It is no secret that I do not believe that £25 million over three years is adequate for a decommissioning scheme. I know that many of my colleagues who also represent fishing constituencies take that view. I should like to see the amount increased. For what it is worth, I have given my hon. Friend the Minister some private advice on the matter. I am delighted to see the Secretary of State here for the debate. The private advice that I gave was that together the Minister and the Secretary of State should find money from within their Departmental budget for decommissioning.

I am reinforced in that view by something that happened today in a meeting of the Foreign Affairs Select Committee, of which I am a member. We took evidence from the Minister of State, Foreign and Commonwealth Office, on whether Britain should rejoin the United Nations Educational, Scientific and Cultural Organisation. That is a point close to the heart of the Minister's Parliamentary Private Secretary, my hon. Friend the Member for Torridge and Devon, West (Miss Nicholson). She also cares passionately about the interests of her fishermen. Later tonight, in the Adjournment debate, she will undoubtedly argue that we should rejoin UNESCO.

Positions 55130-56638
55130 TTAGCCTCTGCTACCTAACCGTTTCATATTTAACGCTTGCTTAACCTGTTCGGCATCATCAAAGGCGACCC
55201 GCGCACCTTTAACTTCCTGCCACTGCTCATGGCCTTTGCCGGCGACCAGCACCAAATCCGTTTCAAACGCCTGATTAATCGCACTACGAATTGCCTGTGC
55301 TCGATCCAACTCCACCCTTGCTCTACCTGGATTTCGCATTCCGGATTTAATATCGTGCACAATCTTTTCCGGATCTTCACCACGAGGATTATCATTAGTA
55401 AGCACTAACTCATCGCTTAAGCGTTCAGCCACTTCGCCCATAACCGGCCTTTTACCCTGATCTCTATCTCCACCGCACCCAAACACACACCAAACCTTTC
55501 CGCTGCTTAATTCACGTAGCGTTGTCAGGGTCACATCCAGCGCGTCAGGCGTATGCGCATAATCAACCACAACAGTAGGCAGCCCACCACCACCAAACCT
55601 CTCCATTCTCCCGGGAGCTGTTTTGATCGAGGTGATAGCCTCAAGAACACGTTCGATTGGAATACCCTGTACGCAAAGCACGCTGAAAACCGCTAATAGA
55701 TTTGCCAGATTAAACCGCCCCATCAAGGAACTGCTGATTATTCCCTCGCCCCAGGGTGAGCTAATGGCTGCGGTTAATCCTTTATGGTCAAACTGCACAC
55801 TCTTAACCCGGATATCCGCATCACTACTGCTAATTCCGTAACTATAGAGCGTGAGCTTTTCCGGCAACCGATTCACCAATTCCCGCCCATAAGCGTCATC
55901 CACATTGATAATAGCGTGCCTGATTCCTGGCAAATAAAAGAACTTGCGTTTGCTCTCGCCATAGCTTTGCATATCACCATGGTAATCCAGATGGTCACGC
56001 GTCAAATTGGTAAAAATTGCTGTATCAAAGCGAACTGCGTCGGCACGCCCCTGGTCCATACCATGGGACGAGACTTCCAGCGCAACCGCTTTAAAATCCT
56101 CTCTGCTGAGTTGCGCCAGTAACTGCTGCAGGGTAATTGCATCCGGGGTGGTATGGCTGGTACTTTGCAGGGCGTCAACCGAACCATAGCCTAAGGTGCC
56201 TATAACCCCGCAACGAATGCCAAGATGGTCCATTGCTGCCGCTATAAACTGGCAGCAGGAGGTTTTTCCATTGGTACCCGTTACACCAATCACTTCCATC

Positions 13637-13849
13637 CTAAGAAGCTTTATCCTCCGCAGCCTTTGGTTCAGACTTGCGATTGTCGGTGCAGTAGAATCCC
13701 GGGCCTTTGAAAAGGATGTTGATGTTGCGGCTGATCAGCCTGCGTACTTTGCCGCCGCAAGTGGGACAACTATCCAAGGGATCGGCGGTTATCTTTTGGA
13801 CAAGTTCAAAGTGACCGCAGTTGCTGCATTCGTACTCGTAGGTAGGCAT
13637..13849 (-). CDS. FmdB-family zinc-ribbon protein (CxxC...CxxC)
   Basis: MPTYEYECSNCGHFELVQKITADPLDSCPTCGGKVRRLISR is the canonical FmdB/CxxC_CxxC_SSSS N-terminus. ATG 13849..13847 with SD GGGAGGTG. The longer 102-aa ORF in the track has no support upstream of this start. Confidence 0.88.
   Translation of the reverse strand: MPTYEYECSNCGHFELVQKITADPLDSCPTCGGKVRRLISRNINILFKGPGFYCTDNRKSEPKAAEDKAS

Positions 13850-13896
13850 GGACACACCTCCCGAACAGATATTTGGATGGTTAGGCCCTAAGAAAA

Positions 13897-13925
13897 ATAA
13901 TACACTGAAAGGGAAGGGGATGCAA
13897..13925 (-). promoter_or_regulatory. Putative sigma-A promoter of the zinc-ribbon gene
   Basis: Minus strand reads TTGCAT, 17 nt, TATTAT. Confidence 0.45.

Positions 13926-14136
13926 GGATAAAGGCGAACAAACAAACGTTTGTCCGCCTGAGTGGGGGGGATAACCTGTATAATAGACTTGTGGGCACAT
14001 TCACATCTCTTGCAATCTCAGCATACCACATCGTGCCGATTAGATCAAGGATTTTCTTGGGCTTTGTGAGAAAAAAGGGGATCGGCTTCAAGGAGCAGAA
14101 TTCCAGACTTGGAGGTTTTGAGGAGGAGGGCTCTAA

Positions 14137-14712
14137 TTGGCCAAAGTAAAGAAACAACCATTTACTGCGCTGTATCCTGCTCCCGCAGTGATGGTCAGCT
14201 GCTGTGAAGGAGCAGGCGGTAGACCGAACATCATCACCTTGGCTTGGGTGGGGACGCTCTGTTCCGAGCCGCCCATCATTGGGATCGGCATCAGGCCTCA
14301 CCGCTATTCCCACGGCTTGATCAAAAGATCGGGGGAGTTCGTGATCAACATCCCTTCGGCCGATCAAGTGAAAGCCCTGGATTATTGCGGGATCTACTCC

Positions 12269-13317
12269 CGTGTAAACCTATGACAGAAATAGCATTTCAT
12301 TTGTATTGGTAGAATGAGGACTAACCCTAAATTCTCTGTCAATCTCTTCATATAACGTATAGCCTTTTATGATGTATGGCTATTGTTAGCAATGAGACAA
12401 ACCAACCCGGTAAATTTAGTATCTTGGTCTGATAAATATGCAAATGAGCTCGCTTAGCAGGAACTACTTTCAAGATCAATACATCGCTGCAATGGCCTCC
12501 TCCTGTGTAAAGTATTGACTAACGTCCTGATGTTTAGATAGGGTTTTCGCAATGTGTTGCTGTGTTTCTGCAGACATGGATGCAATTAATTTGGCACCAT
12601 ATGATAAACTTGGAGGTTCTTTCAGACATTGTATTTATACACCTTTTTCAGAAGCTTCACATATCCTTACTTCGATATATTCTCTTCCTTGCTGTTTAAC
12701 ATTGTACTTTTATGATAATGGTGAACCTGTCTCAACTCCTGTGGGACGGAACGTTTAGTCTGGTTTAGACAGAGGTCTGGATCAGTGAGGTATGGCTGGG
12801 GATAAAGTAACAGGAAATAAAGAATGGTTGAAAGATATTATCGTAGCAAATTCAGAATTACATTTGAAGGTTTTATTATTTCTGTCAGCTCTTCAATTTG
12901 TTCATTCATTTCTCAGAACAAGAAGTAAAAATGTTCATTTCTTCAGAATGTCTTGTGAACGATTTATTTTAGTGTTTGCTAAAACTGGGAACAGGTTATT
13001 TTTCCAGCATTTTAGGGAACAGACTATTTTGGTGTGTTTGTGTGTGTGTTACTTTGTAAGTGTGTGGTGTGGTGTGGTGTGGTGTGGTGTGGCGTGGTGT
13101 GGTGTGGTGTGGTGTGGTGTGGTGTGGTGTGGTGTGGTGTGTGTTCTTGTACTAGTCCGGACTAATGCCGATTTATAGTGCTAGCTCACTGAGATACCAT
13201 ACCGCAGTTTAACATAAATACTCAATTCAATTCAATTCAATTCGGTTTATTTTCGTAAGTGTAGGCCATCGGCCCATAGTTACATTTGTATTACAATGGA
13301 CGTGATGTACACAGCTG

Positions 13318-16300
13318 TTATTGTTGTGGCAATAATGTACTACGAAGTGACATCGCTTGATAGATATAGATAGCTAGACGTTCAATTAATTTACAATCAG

Our subscription to UNESCO would be £11 million a year. Over three years, the cost of rejoining UNESCO would be significantly more than the amount proposed for the decommissioning scheme to help restructure the fishing industry. That puts the matter into context. More money should certainly be made available for the decommissioning scheme.

I also share some of the anxieties expressed by the Opposition spokesman, the hon. Member for Glanford and Scunthorpe, about some of the details of the scheme. He mentioned the cost of scrapping vessels. That is relevant. He also mentioned taxation. There is uncertainty about taxation. I hope that the Minister will clarify exactly how the fishermen will stand in respect of capital gains if they take decommissioning money.

There is also the issue of technical progression in the industry. It is always increasing its capacity to catch. The hon. Member for Glanford and Scunthorpe said that it increased its capacity by some 2 per cent. a year. I gather that the term for that in the trade is technical creep.

Mr. John Home Robertson (East Lothian)

A Parliamentary Private Secretary.

Mr. Harris

Fortunately, my days as a PPS are long behind me. I am told that the amount of money for decommissioning will hardly match the technical creep in the industry. So, again, the amount proposed for the scheme is not adequate.